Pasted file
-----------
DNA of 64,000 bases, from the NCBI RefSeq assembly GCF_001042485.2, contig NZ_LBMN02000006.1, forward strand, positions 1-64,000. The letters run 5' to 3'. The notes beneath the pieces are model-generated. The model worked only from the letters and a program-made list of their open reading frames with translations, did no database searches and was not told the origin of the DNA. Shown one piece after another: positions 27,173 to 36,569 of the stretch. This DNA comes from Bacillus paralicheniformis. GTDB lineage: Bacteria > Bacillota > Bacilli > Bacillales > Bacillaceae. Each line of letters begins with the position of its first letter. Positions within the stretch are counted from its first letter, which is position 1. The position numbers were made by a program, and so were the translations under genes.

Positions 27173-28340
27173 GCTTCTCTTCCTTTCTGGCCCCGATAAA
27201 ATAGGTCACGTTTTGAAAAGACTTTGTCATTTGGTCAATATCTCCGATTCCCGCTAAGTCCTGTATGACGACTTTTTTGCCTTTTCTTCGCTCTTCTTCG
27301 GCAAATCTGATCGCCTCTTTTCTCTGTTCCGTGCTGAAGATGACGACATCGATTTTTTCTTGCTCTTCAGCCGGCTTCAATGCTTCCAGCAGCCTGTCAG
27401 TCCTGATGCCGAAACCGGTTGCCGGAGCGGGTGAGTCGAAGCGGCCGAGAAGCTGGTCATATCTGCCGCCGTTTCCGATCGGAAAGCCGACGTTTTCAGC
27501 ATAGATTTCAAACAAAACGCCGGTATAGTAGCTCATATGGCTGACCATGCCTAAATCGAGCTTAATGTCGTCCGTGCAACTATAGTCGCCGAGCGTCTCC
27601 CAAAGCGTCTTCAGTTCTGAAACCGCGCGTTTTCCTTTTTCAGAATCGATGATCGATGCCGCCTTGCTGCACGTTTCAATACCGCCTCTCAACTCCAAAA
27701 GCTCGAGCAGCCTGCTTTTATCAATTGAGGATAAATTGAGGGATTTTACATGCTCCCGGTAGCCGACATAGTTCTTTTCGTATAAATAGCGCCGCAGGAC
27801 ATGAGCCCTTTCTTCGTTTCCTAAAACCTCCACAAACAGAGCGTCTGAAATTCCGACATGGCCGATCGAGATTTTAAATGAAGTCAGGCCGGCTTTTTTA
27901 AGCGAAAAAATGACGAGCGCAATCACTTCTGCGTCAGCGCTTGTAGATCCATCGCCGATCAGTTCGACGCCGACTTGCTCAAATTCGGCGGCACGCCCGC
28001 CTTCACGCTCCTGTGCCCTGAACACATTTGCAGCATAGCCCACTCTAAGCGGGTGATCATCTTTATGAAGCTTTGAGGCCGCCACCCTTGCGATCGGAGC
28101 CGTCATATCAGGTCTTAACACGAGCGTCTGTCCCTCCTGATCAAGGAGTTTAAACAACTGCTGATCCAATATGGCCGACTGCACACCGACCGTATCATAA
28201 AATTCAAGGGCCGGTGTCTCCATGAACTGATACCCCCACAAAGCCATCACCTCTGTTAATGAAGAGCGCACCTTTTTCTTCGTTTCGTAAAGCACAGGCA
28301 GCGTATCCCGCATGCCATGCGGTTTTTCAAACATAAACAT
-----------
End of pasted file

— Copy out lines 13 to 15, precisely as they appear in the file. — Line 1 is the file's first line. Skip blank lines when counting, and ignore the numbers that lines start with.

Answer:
28101 CGTCATATCAGGTCTTAACACGAGCGTCTGTCCCTCCTGATCAAGGAGTTTAAACAACTGCTGATCCAATATGGCCGACTGCACACCGACCGTATCATAA
28201 AATTCAAGGGCCGGTGTCTCCATGAACTGATACCCCCACAAAGCCATCACCTCTGTTAATGAAGAGCGCACCTTTTTCTTCGTTTCGTAAAGCACAGGCA
28301 GCGTATCCCGCATGCCATGCGGTTTTTCAAACATAAACAT